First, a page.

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'The United States vs. Billie Holiday' review: Andra Day gives a powerful performance

Andra Day stars in "The United States vs

Andra Day stars in "The United States vs Billie Holiday." Credit: Hulu/Takashi Seida

MOVIE "The United States vs. Billie Holiday"

WHERE Streaming on Hulu

WHAT IT’S ABOUT In 1939, the jazz singer Billie Holiday was introduced to "Strange Fruit," a chilling ballad about American lynchings. After Holiday debuted it later that year before a hushed crowd at Café Society, an integrated hot spot in Greenwich Village, "Strange Fruit" became her signature song and a harbinger of the Civil Rights Era to come. Though white audiences sometimes walked out mid-performance, Holiday insisted on performing it on tour, often as a finale to drive home its message: "Black bodies swaying in the Southern breeze."

Holiday, nicknamed Lady Day, would become synonymous with show-biz tragedy, a blazing talent who succumbed to drugs and alcohol at the age of 44, but Lee Daniels’ new biopic on the singer argues that it was "Strange Fruit" that did her in. Based on a chapter in Johann Hari’s 2015 book on America’s war on drugs, the film shows how Harry Anslinger, head of the Federal Bureau of Narcotics and a vehement racist, hounded Holiday on drug charges as a way of silencing her voice.

MY SAY The bigger the star, the messier the life — and the weaker the biopic becomes. Filmmakers tend to squeeze in too many important moments and notable figures while struggling to show us what made the central figure so electrifying. It’s a Herculean task, one that proves too great even for an ambitious director like Daniels ("Monster’s Ball," "Precious").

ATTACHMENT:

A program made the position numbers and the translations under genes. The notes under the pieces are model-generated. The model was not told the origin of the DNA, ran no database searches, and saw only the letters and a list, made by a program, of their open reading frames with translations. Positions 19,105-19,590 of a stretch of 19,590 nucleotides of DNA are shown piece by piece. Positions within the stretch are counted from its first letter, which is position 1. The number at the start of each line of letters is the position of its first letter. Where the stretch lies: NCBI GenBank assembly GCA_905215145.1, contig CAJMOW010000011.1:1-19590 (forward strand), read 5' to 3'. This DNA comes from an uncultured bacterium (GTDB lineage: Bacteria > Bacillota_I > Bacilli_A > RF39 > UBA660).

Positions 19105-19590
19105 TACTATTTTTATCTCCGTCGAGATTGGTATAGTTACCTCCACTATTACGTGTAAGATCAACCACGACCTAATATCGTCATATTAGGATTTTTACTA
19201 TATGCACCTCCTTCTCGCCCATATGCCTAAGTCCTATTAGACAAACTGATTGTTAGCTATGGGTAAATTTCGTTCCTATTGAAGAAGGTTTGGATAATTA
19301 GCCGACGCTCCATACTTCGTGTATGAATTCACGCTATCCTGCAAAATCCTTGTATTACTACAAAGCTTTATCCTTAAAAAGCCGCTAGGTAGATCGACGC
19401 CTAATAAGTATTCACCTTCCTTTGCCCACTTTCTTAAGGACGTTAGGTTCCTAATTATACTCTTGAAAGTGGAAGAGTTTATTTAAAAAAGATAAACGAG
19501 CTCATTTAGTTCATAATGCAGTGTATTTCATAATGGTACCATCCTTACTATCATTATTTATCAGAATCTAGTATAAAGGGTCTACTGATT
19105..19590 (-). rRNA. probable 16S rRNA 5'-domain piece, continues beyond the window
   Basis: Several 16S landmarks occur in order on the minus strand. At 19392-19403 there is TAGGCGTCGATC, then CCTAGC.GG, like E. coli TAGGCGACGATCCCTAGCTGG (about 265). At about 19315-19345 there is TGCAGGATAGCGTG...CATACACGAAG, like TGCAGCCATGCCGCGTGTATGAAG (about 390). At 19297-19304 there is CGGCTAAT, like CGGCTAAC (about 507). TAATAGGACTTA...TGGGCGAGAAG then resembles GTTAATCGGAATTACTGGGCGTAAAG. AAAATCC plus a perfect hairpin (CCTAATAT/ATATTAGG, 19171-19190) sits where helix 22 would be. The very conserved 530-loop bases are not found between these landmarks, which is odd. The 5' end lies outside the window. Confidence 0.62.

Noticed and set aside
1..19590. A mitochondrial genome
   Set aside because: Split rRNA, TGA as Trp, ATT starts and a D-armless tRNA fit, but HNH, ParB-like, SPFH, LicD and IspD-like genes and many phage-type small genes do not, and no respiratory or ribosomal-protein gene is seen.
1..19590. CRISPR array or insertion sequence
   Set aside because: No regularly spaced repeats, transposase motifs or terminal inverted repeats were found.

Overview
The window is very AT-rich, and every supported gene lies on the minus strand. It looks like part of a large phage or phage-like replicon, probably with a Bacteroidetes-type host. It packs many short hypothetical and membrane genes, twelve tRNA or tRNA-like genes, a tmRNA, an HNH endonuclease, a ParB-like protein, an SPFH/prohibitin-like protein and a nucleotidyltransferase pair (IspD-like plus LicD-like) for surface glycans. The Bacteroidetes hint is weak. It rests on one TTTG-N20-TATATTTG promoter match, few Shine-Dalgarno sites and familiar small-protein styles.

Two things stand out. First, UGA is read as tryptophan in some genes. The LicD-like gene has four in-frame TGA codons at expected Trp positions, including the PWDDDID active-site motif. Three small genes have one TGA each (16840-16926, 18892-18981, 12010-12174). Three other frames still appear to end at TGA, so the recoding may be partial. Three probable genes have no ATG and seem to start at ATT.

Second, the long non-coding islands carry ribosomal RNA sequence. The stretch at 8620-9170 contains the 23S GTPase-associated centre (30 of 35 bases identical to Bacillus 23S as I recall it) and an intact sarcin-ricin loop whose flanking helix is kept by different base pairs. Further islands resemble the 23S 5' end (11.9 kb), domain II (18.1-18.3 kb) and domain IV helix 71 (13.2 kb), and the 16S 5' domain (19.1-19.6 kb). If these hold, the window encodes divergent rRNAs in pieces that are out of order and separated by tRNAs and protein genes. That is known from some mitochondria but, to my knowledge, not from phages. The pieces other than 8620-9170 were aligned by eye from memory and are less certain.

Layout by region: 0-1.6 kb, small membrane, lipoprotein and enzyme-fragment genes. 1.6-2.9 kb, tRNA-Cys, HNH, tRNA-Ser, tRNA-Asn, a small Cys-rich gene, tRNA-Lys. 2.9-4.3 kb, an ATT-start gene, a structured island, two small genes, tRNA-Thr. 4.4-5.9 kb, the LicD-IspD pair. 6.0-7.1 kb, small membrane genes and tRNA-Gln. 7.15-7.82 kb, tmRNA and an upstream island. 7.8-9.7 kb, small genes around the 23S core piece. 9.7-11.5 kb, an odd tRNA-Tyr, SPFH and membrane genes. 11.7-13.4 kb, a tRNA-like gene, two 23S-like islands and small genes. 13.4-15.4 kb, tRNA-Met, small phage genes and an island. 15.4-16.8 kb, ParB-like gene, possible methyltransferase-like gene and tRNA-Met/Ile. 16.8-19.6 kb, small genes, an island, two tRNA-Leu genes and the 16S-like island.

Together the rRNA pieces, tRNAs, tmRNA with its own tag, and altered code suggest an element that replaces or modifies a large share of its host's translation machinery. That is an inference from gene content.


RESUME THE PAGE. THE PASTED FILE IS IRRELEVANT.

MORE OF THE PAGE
That said, miss this movie and you’ll miss an astounding, scorched-earth performance by singer and first-time actress Andra Day in the title role. Day already sounded unabashedly like Holiday (she chose her stage name as a tribute), and here she disappears into the role completely. It’s the kind of part that even a peak-career actress would kill for — glamorous, tempestuous, doomed — and Day throws herself into it headlong. (Maybe playing Holiday requires a certain rawness; Diana Ross also made her acting debut as Holiday in 1972’s "Lady Sings the Blues.")

Too bad the rest of this film is so disjointed and frustrating. Various figures weave in and out of Holiday’s life, including her abusive husband Louis McKay (Rob Morgan) and the screen siren Tallulah Bankhead (a rumored lover, played by Natasha Lyonne). One constant is the ruthless Anslinger, a one-dimensional villain played by Garrett Hedlund. The other is Jimmy Fletcher (Trevante Rhodes, "Moonlight"), a secret agent who befriends her, jails her, then somehow woos her. The screenplay, by Suzan-Lori Parks, hops around maddeningly, while Daniels tries out different styles — montages, dream-sequences, snapshots — that only further confuse.

Yet through it all, there’s Day. Over the closing credits she sings another Holiday standard, "All of Me," alone on a dark stage, like a concert in the afterlife. Her delivery is heartbroken, desperate, defiant. "You took the part that once was my heart," she sings, "so why not take all of me?"

BOTTOM LINE Andra Day’s raw performance makes this unfocused biopic worth watching.

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